FeaturedNationalVolume 13 Issue # 13

On the war path

Nawaz Sharif is on the war path, and there are no two opinions about this. His attacks on the judiciary have become more virulent with time. One public meeting after another, his refrain about his unjust ouster from the office of prime minister continues unabated.

Nawaz Sharif, supported by his equally strident daughter Maryam Nawaz, is following a simple strategy: raise enough political dust to divert public attention from his financial corruption and crime now being investigated by the courts. His desperation is growing as the court cases against him are coming close to a decision.

In his quest for power, Nawaz Sharif has been committing political blunder after blunder. When the Panama papers scandal broke last year, he had the option to resign months before the Supreme Court proceeded to disqualify him. His ouster was a foregone conclusion as he and his family failed to provide justification for money transferred abroad and concealment of their overseas assets. He got banned for life from contesting parliamentary elections.

After disqualification, he laboured under the wrong notion that there would be a countrywide uprising against the court decision. But the public response was poor in the long march he undertook from Islamabad to Lahore, despite the fact that the ruling party used all state resources to bring out people on the streets. His dire warnings that he had serious state secrets to reveal also failed to impress the powers-that-be. However, he has managed to politically survive for the time being, after having himself re-elected as the party president. Emboldened by this shrewd move, he and his party loyalists have gradually become more shrill in their attacks on the judiciary.

After showing restraint for months, the Supreme Court finally decided last week to call some PML-N leaders to account for their anti-judiciary rhetoric. The court sentenced Senator Nihal Hashmi to one-month jail term together with a Rs 50,000 fine, also disqualifying him from holding any public office for five years. It may be recalled that during the proceedings of the case against Sharif, Nihal Hashmi had crossed all limits when he hurled naked threats against the judges, the court appointed JIT members, as well as their children. While disqualifying Nihal Hashmi, the court observed: “we have felt satisfied that the contempt committed by the respondent is quite grave, and is one which is substantially detrimental to the administration of justice, besides tending to bring this court and the judges of this court into disrespect and hatred.”

Hours after the apex court sentenced Hashmi, Chief Justice Mian Saqib Nisar took suo motu notice of “contemptuous speeches” by PML-N leader and Minister of State for Interior Talal Chaudhry, ordering him to appear to clear his position over the tirade against the judiciary.  Talal Chaudhry, who has been bitterly criticising the judiciary in TV shows and media talks, last week went a step further and urged the PML-N president to “throw out” PCO judges. Flying off at a tangent, he had said: “There was an era when the Kaabah was full of idols. Today, the judiciary, which is the country’s highest institution, is also full of PCO [Provisional Constitution Order] idols. Mian Nawaz Sharif, throw them out, throw him [CJP] out of the court . They will not give justice but will continue their injustices”.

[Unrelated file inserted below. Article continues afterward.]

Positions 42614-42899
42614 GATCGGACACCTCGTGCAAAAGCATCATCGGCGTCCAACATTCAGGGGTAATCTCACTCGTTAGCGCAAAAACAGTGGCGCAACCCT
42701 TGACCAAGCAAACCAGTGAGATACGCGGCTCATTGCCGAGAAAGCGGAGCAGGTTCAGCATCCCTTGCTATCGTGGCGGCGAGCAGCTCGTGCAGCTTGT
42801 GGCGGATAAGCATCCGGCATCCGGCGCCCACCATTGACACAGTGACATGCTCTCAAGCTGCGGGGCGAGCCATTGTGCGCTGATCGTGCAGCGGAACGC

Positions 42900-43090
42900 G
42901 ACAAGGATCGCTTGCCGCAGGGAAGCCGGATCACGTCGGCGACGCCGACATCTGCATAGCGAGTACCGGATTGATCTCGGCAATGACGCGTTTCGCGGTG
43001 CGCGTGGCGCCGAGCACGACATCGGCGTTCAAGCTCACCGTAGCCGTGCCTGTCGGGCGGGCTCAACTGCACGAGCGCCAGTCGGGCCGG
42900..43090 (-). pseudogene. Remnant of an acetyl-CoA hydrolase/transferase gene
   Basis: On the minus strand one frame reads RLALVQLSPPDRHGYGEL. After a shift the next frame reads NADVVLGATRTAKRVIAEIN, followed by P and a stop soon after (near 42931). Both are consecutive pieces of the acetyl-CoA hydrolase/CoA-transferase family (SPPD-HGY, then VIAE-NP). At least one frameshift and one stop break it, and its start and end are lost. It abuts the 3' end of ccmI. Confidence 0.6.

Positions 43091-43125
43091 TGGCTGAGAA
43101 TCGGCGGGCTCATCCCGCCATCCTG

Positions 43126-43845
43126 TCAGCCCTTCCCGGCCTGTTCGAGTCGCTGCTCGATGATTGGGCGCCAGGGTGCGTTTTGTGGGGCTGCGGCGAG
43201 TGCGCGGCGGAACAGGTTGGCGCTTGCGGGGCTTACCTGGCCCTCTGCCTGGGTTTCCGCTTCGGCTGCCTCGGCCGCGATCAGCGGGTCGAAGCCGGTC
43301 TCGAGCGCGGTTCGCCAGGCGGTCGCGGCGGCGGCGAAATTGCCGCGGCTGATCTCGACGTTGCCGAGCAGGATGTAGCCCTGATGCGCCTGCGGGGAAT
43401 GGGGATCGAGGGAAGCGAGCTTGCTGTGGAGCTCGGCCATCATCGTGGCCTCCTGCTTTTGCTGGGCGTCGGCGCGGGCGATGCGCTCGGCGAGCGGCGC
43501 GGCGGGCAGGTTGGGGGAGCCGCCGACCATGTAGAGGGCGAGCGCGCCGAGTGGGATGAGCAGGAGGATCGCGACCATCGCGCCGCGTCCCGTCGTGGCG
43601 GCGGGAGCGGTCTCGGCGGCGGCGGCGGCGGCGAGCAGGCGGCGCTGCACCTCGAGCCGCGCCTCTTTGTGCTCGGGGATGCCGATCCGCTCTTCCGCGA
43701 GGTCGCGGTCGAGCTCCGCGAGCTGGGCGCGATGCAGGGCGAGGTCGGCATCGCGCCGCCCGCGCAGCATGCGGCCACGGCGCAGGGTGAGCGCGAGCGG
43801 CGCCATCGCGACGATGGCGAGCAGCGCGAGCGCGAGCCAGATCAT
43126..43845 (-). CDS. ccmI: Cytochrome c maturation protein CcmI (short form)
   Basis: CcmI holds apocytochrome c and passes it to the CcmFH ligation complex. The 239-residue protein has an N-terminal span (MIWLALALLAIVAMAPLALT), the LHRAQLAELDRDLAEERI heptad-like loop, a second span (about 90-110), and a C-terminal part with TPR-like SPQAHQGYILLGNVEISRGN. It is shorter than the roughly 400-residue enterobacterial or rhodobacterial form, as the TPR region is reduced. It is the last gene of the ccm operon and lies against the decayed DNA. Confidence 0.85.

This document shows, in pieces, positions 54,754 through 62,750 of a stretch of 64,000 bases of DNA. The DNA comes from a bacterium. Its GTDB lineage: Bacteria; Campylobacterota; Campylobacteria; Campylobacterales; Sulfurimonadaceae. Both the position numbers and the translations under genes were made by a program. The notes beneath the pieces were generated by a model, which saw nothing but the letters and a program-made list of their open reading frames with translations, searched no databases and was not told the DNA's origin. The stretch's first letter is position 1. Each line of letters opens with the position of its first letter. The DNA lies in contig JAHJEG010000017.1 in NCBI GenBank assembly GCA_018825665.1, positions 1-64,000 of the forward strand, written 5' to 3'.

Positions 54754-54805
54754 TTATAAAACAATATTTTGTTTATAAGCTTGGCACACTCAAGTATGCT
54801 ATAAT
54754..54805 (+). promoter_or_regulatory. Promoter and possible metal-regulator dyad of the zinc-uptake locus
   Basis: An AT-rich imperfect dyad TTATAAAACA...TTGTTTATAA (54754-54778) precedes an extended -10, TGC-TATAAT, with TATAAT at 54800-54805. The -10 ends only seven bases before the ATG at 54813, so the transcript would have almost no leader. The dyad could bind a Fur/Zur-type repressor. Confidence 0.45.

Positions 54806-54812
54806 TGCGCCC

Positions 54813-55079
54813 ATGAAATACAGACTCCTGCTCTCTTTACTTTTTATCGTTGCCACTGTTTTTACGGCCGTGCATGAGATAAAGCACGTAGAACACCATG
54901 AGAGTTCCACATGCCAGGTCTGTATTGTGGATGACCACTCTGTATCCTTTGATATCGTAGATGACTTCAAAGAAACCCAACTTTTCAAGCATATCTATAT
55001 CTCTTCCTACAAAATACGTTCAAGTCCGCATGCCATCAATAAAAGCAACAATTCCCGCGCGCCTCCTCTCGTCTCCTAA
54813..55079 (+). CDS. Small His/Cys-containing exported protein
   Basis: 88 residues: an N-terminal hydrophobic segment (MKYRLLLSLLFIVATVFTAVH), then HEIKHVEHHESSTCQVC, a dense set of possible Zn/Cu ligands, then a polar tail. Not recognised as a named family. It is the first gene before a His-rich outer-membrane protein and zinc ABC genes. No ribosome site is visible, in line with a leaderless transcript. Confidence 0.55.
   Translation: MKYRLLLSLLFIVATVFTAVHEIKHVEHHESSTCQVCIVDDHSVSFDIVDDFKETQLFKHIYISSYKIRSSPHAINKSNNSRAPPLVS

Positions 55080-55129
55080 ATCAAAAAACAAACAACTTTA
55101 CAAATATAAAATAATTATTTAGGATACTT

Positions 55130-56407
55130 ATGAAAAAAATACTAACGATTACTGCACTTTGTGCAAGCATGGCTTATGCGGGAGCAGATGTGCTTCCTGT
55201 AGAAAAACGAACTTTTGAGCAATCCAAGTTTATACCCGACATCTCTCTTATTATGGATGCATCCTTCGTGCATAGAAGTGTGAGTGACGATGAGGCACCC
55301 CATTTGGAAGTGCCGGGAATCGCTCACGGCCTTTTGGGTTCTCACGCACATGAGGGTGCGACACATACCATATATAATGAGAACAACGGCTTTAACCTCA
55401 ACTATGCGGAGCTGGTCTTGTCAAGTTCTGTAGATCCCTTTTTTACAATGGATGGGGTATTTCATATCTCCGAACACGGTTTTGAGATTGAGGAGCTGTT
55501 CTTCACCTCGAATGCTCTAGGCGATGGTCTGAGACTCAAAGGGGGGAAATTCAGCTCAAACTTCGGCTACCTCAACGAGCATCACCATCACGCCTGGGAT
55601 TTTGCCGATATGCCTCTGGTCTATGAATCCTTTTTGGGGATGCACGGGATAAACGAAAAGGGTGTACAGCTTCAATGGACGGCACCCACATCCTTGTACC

The next in line is another PML-N firebrand Daniyal Aziz who has also been summoned by the court to explain his scurrilous attacks on the judiciary. According to legal experts, now that the court has taken cognizance of three contempt cases, it would not be surprising if the judges may also decide to go after the brain and motive force behind the contemners – Nawaz Sharif and Maryam Nawaz. If this happens, Nawaz Sharif will be in real trouble. It will be a double bind for him, as the ongoing proceedings in the NAB court are also about to reach a conclusion.

Nawaz Sharif’s strategy to survive the court cases is to increase political pressure on the judiciary. But the strategy has proved counter-productive. On the one hand, he has antagonized the judiciary and on the other he is not on good terms with the army whom he obliquely blames for being behind the apex court which ousted him over the concealment of his overseas assets. At the same time, he has failed to reconcile with the defiant senior members of his divided political party, including his younger brother Shahbaz Sharif who has kept himself aloof from post-disqualification policies of the party high command.

Nawaz Sharif’s battle for political survival received a serious blow two weeks ago when an internal revolt toppled his party’s government in the politically sensitive province of Balochistan. Balochistan was the only province, besides Punjab, where Sharif’s Pakistan Muslim League (N) was in power.  The removal from power of staunch Sharif loyalist Nawab Sanaullah Zehri just weeks before the important mid-term Senate elections has changed the political dynamics of the country. The Balochistan episode seems to have intensified the showdown between Nawaz Sharif and the Establishment. While the disqualified PM remains defiant, the powers that be have made it abundantly clear that he will not be allowed to return to power.

The confrontation is getting messier by the day, with Nawaz Sharif seemingly ready to go to any length to become PM again.  In the end, everything will depend upon the outcome of his trial in the anti-corruption court.  A conviction will seal his political fate forever.